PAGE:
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How to train a cook on a busy station

post #1 of 5
Thread Starter 

Tonight I'm in charge of training someone new to take over a busy pasta station when I leave.  He trained last night, but during the rush I jumped in because I wasn't confident that he could handle the pop. 

 

Last night we did 200 covers and tonight we already have 200 on the books so we'll probably do between 250-300.

 

Should I stand back and let him run the station while correcting and giving advice or would it be better to have someone run the stove and the other plate/run point?

 

Any other general tips on training for a busy station would be useful.

post #2 of 5

I think you should give him the rains on prep and the into the beginning of service, guiding him appropriately.  Once you see the rush on its way jump in and help execute the food.  In my opinion, no matter how good of a cook you are it's tough to pick up the nuances of a new station.  As long as he seems to putting out the quality of food that is required, let him do his thing while making sure the station is clean, pasta baskets are tapped of old pasta, the water is salted, etc.  Make him mindful of everything and teach him exactly how you do things. Oh, and make sure he tastes everything, always. 

 

My biggest problem when training the new person is leaving it up to interpretation.  There are 100 ways to do any one thing, some better than others, but its important to teach someone how YOU do it, not how you've seen someone else do it.  It causes confusion.

post #3 of 5
I think an important thing during training on a busy station is full immersion, there's no better way to learn than by fire it toughens the nerves and makes the person either move on or get into it. While training you should absolutely pass on the varying nuances of that particular station as well as any paterns as well as any helpful advice for service. If the person is ready to jump head first into a busy station then should prove able to handle the situations that arise with ease and a proper attitude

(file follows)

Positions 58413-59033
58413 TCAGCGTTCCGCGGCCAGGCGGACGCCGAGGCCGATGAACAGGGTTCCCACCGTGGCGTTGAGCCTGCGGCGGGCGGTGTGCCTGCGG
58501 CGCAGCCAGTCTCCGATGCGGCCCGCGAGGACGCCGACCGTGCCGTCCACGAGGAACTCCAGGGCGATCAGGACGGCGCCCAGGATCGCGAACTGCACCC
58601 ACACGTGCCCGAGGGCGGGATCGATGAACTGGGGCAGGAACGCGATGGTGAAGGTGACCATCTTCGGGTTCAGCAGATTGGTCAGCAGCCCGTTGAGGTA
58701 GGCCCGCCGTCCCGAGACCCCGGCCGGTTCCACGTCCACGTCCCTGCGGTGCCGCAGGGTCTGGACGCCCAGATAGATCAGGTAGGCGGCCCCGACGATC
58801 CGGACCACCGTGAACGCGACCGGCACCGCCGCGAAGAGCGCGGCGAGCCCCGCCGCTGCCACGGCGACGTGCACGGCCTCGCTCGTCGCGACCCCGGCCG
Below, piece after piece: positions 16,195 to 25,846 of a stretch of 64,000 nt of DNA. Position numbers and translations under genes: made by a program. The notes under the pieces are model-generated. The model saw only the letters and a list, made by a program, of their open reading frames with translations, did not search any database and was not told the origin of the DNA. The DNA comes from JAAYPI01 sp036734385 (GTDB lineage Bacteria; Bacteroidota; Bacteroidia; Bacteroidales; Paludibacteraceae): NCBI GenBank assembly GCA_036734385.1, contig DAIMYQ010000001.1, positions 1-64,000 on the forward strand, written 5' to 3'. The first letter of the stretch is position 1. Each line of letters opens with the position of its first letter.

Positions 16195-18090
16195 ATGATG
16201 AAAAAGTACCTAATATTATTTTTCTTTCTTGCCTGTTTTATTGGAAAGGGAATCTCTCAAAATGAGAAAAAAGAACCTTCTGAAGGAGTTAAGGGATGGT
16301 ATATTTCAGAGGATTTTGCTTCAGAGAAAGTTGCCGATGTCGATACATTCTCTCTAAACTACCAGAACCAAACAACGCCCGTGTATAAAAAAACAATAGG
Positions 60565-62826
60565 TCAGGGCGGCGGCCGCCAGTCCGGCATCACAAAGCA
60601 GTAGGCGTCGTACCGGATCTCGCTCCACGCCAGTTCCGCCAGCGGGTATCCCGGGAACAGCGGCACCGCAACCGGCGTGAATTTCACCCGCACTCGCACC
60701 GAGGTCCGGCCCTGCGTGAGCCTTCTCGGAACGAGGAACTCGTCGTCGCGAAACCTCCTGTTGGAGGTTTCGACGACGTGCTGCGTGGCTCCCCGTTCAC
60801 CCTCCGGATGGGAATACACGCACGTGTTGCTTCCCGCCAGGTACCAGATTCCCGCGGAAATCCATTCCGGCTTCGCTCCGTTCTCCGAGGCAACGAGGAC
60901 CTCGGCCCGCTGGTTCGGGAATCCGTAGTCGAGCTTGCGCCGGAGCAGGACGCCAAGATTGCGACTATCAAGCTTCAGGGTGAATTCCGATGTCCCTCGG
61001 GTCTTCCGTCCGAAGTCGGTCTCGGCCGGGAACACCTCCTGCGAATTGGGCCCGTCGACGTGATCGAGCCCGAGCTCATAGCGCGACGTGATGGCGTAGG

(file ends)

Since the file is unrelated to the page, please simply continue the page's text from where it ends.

post #4 of 5

Let him do it ,you just back up if needed

Chef EdB
Over 50 years in food service business 35 as Ex Chef. Specializing in Volume upscale Catering both on and off premise .(former Exec. Chef in the largest on premise caterer in US  with 17 Million Dollars per year annual volume). 
      Well versed in all facets of Continental Cuisine...

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Chef EdB
Over 50 years in food service business 35 as Ex Chef. Specializing in Volume upscale Catering both on and off premise .(former Exec. Chef in the largest on premise caterer in US  with 17 Million Dollars per year annual volume). 
      Well versed in all facets of Continental Cuisine...

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post #5 of 5

One of the restaurants I have worked had a very busy sautee station . It would do all the vegetables and sides for an average 100 covers a week day and 200 on a weekend . When we had to fire the Lead Cook (also former sous chef ,recently demoted ) we had to put the sautee guy to the grill since he was the strongest in the line. As a Sous Chef back then I also had to cover his off days. Man... Me and the chef we realized how demanding and  difficult the station was . Our solution was to let the sautee guy train the new guy we hired the way he wanted. First 3-4 shifts the new guys was doing all the prep , replenishing the mis en place during the service and doing only 3 sides. After 2 days they have swapped the roles and the new guy was doing the most of the cooking and the sautee guy was replenishing the mis en place. 4th day he started helping him less , 5th day the new guy was pulling the station by himself on a busy day without any problem.

In short words :yes , throw the newbie into deep end but only after You give them proper training rather than "let hem figure out"

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